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Harry Bertoia: Double-Branched Gongs

April 28, 2010 - October 31, 2011

Harry Bertoia
American, born in Italy (1915-1978)
Double-Branched Gongs, 1970
Bronze sheet and welded bronze
Gift of Audrey and Bernard Berman
to Allentown Art Museum, 1982

On Tuesday, April 27 from 9:30 a.m. to 3 p.m., the Allentown Art Museum will de-install and move three major outdoor sculptures in its collection in preparation for construction to begin on the museum’s expansion and modernization project. These large and dramatic works will then be placed on temporary loan to two other institutions in the Lehigh Valley while construction is underway at the museum.

“Double Branched Gongs” by Harry Bertoia (1915-1978), will find its temporary home at Lehigh University in Bethlehem, Pa. According to Ricardo Viera, director/curator of the Lehigh University Art Galleries, Museum Operations “Double Branched Gongs” will arrive at its visual laboratory galleries at a very opportune time.

“We will open the exhibition ‘Harry Bertoia (1915 – 1978):  Works on Paper and Sculpture’ – September 8 through December 12, 2010,” said Viera.  “This masterpiece, on temporary loan from the Allentown Art Museum, will bring an additional perspective to the upcoming exhibition.”

“The breadth and scope of Bertoia as a multi-tasking designer was simply phenomenal.  From sculptural musical instruments to functional chairs, nature was always a strong influence on his creations.  Having this spectacular artwork at the Zoellner Arts Center entrance will give our students and community-at-large an unprecedented experience.”

Created in 1970, the “Double Branched Gongs,” one of Bertoia’s famous sound sculptures, was given as a gift to the museum by Audrey and Bernard Berman in 1982. Made of bronze, the sculpture was part of Bertoia’s Sonambient® series – a term Bertoia used to describe the spatial and tonal environment created by these sound sculptures.

Bertoia was an Italian-born artist, sculptor and modern furniture designer who came to the United States at the age of 15. He moved to Pennsylvania in 1950 to work with Knoll and there designed his iconic “Diamond Chair,” a fluid form made with a lattice work of welded steel. He also built a studio where he created his unique sculptures.Bertoia’s Sonambient® sculptures explored the ways in which metal could be manipulated to produce sound.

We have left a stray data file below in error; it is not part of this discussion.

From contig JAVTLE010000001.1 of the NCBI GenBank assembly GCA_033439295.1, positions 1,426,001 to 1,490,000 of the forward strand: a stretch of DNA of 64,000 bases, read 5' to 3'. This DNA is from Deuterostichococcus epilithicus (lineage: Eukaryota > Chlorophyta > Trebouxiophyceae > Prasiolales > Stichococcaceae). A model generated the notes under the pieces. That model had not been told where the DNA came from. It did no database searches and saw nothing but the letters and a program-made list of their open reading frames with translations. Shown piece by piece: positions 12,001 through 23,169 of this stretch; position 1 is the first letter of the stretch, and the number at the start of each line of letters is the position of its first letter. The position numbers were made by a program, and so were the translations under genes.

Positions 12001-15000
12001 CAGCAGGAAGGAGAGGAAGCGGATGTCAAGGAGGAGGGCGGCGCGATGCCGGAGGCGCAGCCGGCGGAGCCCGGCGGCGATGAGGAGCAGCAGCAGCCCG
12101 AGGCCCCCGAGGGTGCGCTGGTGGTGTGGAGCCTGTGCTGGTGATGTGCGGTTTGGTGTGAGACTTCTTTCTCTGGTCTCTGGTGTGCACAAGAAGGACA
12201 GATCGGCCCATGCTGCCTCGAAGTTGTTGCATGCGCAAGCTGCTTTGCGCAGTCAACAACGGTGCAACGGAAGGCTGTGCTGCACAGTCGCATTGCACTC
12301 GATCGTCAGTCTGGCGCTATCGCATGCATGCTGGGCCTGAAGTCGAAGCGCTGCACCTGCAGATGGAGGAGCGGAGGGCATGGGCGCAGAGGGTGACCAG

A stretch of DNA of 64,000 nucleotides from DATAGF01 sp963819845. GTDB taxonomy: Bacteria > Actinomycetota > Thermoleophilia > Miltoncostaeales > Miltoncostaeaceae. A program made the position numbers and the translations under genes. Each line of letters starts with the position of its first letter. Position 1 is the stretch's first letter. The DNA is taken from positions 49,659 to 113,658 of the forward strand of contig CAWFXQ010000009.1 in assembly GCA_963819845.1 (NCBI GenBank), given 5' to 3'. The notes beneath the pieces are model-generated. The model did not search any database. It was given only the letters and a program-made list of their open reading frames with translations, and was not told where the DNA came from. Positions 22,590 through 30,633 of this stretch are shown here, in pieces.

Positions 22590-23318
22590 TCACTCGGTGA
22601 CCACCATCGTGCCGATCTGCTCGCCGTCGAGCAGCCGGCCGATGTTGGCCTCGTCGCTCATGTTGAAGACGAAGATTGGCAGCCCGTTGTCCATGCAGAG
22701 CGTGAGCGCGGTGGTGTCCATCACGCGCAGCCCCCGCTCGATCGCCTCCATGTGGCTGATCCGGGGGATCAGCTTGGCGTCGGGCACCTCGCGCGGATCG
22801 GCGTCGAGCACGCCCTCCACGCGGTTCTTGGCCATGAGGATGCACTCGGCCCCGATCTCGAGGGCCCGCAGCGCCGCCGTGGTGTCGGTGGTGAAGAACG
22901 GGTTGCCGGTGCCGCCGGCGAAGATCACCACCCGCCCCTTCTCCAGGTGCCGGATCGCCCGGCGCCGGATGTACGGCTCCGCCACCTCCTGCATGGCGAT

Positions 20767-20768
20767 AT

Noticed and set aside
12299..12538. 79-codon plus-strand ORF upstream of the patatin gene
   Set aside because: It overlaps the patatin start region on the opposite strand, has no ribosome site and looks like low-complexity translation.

By stretching and bending the metal into different shapes, lengths and thickness, he could make it respond to wind or to touch and create a range of pure, unique tones. The sounds are organic and mysterious, as tones resonate and flow into each other. Bertoia used the sculptures to perform in concerts and also produced several recordings to showcase the music made by his art.

“Double Branched Gongs” will be on display outside, in front of Zoellner Arts Center on the Lehigh University campus, beginning Thursday, April 29, and will remain in place there until the museum construction is completed. Additional Bertoia works from the museum’s collection will also be on loan to the University for its special Bertoia exhibition this coming fall.

Two other sculptures “Metallurgical Worker” (also known as “The Puddler”) and “Metallurgical Science,” by Jean-Léon Gérôme (1824-1904) will move to the National Museum of Industrial History in Bethlehem, Pa. These two monumental cast bronze sculptures, each standing over eight feet high, were commissioned by Charles M. Schwab (1862-1939), founder of Bethlehem Steel Corporation and one of the most colorful and influential steel magnates of the early 20th century.

“Many of our nation’s leading industrialists used art as a form of expressing pride in their companies,” said Steve Donches, president & CEO, National Museum of Industrial History.  “Mr. Schwab, was one of our country’s foremost businessmen whose life was dedicated to steelmaking and he expressed himself through these works of art.” “We are delighted to be able to house these important sculptures that he had commissioned for his residence in New York City. We are grateful to the Allentown Art Museum for selecting the National Museum of Industrial History as its partner in housing these impressive works representative of the steel industry while the museum is under construction.”

The two Gérôme sculptures, completed in 1903, were among the final works by Jean-Léon Gérôme, one of France’s most prominent realist artists of the late 19th century. These special figures, cast in bronze at Siot Fondeur, Gérôme’s preferred foundry in Paris, France, were soon sent to the United States to grace the grounds of “Riverside,” the grandiose New York mansion built by their patron, Charles M. Schwab.

When the house was demolished in 1947, the bronzes were purchased by Bethlehem Steel Corporation and moved to Bethlehem, Pa. In 1982, the statues were gifted to the Allentown Art Museum by Bethlehem Steel, making these unique works of art available to the public as never before. The Gérôme sculptures will be on display at the National Museum of Industrial History’s Preview and Staging Facility (610-694-6644) at 754 Roble Road, Allentown, Pa. every Wednesday from 10 a.m. until 3:30 p.m., free of charge. They will return to the museum at the close of construction.

The Allentown Art Museum’s expansion will kick off in May 2010; and a Groundbreaking Ceremony will be held on Thursday, June 10.


April 28, 2010
October 31, 2011
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Bethlehem, PA 18015 United States + Google Map